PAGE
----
Telephone book thick with almost every page filled solid with staffs, Arbans is more likely to scare off most newcomers to brass from a casual flick through. Get past that, there are exercises for almost every trumpet technique you need to start and improve as a player. I'd advise against sitting down with the intent of working through every single page, in order, although that would certainly show you improvement. Personally, I identify areas of my playing I'm unhappy with, find a page of exercises that cover that area and work on. You can also tailor a warmup routine based on it's exercises or pick a random page and see how you fare. Once you've got the basics down, you can move onto the more advanced techniques later on in the book.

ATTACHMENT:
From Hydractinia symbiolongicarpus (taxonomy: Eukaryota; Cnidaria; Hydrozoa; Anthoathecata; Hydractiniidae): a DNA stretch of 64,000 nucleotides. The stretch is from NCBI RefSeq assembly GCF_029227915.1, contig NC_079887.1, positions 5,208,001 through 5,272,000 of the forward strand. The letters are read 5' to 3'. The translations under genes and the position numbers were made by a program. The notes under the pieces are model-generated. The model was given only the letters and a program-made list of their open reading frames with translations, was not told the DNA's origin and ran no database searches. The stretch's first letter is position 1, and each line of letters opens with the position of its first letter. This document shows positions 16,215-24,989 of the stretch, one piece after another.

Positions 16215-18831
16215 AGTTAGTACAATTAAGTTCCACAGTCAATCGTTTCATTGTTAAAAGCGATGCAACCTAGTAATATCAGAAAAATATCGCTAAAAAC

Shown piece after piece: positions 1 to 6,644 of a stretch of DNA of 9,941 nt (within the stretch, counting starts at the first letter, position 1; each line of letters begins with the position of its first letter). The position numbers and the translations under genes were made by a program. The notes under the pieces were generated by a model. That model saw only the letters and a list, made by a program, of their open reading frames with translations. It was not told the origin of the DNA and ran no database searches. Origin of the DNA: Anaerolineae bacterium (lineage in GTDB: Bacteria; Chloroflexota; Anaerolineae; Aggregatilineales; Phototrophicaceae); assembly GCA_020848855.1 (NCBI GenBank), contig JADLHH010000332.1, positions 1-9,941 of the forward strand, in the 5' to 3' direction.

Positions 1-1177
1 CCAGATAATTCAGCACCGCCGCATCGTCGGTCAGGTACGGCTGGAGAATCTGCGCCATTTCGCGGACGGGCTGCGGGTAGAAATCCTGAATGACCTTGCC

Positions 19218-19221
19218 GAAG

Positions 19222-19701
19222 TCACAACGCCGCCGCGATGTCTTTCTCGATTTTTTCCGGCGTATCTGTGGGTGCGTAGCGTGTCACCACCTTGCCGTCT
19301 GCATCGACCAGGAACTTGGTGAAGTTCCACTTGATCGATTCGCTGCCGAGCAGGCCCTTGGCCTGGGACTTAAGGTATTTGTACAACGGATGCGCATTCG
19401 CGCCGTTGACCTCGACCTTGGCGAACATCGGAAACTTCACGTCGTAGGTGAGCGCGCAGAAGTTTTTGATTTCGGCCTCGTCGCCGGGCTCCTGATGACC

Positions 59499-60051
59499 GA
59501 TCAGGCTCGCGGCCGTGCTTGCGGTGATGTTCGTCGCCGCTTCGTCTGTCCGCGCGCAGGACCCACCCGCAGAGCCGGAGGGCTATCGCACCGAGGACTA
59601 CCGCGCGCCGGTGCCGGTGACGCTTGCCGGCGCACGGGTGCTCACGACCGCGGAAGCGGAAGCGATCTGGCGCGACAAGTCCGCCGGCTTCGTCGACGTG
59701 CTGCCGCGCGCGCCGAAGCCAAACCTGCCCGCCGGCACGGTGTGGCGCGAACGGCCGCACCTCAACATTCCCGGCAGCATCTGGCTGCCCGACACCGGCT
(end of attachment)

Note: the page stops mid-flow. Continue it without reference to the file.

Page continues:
As it was written 150 years ago, some of the explanations are a little out of date and updates from more modern sources assist when reading through the text that precedes each chapter. In addition, it could do with an update in general, being a little dry and inflexible in it's approach and the explanations behind the content is a little lacking. You certainly won't come away with the confidence to do an improvised solo for example, although your chops might be up to the task.
So while it's an essential book for a brass player, it's certainly not the only book you should own.